At the risk of greatly oversimplifying matters, if you want to be a critic, you have two options: to proceed either in good faith or in bad. Both approaches have their limitations.
Over the past 15 years, I’ve kept track of every movie I’ve watched. What started as a simple task has grown increasingly complicated over time, partly due to ways in which movies have changed, but mainly due to how my thoughts about movies have changed. Still, I’ve kept up the habit, first in a composition tablet (now lost), then a sprawling Excel file (a glimpse of which is above—click through or click here for a larger image). Over time, my list of titles has grown to include more relevant information: the date, location, director, run time, year, whom I saw it with, random thoughts I had.
After 15 years, I’ve seen 1925 features. (I haven’t counted the shorts, or any movies I’ve half-seen—and my list doesn’t take into consideration most of the questions I raised in my last post, “How Many Movies Are There?“, as to what constitutes a feature.) That doesn’t sound like too many, not after fifteen years of avid cinephilia. But to put it in some perspective, that’s roughly 128 feature films/year, or about one every three days. Again, this doesn’t include shorts, or TV episodes, or rewatching any of those films—it’s just counts the total of unique feature films. (I used to watch a lot of experimental shorts that aren’t included here, and I’ve taught film classes, which means I’ve seen lots of films numerous times.) (It also doesn’t take into consideration the fact that I’m a writer first and foremost, a cinéaste second.)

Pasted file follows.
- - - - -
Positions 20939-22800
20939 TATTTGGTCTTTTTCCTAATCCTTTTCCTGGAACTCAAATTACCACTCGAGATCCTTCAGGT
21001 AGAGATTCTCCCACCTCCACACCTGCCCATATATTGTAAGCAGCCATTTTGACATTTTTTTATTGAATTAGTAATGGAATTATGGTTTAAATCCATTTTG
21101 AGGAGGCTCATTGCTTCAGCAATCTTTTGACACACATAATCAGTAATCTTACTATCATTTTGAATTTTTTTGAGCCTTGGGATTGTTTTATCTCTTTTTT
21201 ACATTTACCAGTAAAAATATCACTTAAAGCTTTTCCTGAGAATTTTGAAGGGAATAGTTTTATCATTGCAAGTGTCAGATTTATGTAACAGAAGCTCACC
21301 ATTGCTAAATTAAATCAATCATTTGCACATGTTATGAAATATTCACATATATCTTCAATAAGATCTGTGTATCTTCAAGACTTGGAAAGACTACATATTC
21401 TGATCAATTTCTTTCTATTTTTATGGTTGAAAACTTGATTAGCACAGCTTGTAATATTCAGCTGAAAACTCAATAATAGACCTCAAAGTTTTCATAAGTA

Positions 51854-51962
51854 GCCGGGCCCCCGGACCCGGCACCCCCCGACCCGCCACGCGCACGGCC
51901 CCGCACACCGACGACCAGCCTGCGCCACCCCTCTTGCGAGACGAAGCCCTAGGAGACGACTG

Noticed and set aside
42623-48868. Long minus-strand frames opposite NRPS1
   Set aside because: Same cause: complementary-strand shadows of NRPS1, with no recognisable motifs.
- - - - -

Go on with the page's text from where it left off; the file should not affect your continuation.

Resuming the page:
We found last week that there have been at least 268,246 features made. (Since then, the IMDb’s count has grown to 268,601.) So I’ve seen little more than .7% of them—and remember, I think that IMDb count far too low. I’ve seen a drop in a drop in a bucket!
But how many movies does anyone ever see? How does my viewing tally compare to, say, a critic like Roger Ebert’s?